5. Lari-Fine quality gold thread embroidery found in Bareilly , Benaras ( Varanasi ), Lucknow and Agra. These days silver zari is equally popular.
6. Phool Patti Work-Applique work from Aligarh where usually organdi or other fabric cutouts in floral and leaf motifs are affixed on to a plain fabric sometimes in tandem with silver tilla embroidery.
7. Chikan Work-Originating from Lucknow this involves a technique of finding separated warp and weft threads for a textural effect.
8. Taipchi-Darn stitch on muslin.
9. KhatwaI- nverted satin stitch on muslin.
10. Murri or Phanda-Satin stitch knots.
11. Jaali- Network.
12. Phulkari- Flower motifs, geometric patterns, surface satin stitching using silk floss threads. Phulkari has its origin in Punjab.
13. Zardosi- Leaf-scroll worked in gold and silver thread on silk, satin, velvet and other rich fabrics. Zardosi is also combined with Dabka work and is originally from Lucknow. Also important to note that Zardozi and zari are synonyms and refer to any gold or metallic embroidery. I’ve noticed that people from Karachi use the term zardozi more, and the people of Lahore use the term zari more.
Types of zari kaam are dabka, tilla, kora, ari, nakshi, etc. Literally there are dozens upon dozens of types of zari, but most are technical terms for the people who do it. Dabka is the kind of embroidery that is made of thin gold thread (almost a wire) that’s been coiled around. Most wedding clothes have dabka in them. Kora is a flat golden stitch, ari is a very fine flat golden chain stitch usually used to outline other embroidery, nakshi is a shiny, faceted type of stitch.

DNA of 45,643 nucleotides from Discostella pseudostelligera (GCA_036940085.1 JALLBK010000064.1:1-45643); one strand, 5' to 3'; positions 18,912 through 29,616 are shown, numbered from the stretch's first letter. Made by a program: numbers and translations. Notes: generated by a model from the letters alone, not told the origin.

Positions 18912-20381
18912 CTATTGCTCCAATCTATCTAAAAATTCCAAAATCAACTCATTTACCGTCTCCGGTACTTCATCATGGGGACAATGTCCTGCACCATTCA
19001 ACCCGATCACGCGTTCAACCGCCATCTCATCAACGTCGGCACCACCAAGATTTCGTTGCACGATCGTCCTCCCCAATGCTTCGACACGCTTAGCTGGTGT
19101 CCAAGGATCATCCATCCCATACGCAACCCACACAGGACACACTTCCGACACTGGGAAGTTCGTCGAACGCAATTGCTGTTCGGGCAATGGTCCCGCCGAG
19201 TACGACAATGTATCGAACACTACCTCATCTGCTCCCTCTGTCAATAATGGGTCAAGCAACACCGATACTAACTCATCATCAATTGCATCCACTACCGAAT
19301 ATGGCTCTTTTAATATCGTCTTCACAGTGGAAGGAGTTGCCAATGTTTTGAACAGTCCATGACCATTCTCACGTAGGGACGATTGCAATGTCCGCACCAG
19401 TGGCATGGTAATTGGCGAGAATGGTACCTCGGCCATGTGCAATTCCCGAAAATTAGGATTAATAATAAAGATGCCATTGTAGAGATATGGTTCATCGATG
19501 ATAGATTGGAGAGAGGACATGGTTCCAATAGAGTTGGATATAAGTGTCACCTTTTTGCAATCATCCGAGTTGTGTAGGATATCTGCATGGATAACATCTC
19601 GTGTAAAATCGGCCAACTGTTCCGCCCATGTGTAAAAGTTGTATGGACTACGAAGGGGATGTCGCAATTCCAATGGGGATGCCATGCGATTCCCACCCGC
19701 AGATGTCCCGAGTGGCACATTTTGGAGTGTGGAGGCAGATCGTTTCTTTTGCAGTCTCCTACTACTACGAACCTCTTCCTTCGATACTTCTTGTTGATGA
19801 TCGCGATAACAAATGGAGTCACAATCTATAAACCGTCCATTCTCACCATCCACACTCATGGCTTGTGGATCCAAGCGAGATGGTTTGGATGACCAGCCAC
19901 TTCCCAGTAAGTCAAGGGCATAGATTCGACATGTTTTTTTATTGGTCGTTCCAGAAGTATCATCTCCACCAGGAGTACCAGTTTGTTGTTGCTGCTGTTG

14. Mokaish/Kamdani- Silver dots strewn all over is Mokaish work.
15. Kashida- Mix of textile embroidery and printing.
16. Kantha Work- Originally from Bangladesh, it resembles the running stitch.
17. Ek taar- Single thread embroidery used in tandem with crystals.
19. Resham- Fine silk thread-work. Resham work is traditional thread (not metallic) embroidery. Things like satin stitches, french knots, chain stitches, lazy daisy, ribbon work, etc are resham embroidery.
20. Bead and Crystal Work- Resham work is teamed with beads, baggets, diamantes, rhinestones and Swarowski crystal.
21. Salma Sitara Work- Sequins are embroidered into the fabric.
22. Nalki– Thin long tubular beads.
So my reader know that you have endless options to incorporate in your wedding and formal attire. One word of advice I would give you if you do not want to pay for the convenience of designer wear is to know someone local in Pakistan, who can take you to places where workers do this for a fraction of price that designers charge. If you do not know someone in Pakistan, then PKDL in USA and other fashion suppliers in Europe carry designer and non-designer brands of good quality. Just do the research. In Karachi (because I know the city well) I have shopped at Tariq Road and Bahadrabad; I have even heard Defence’s Zamzama Lane and Gizri market are good options for handwork. According to the fashion blog, Karachista.com, there is Jama or Bolton market that can do cheaper, but good quality Kamdani work. For more shopping options, do read the article here
Like always, I will end with my easy, breezy phrase: Happy Shopping!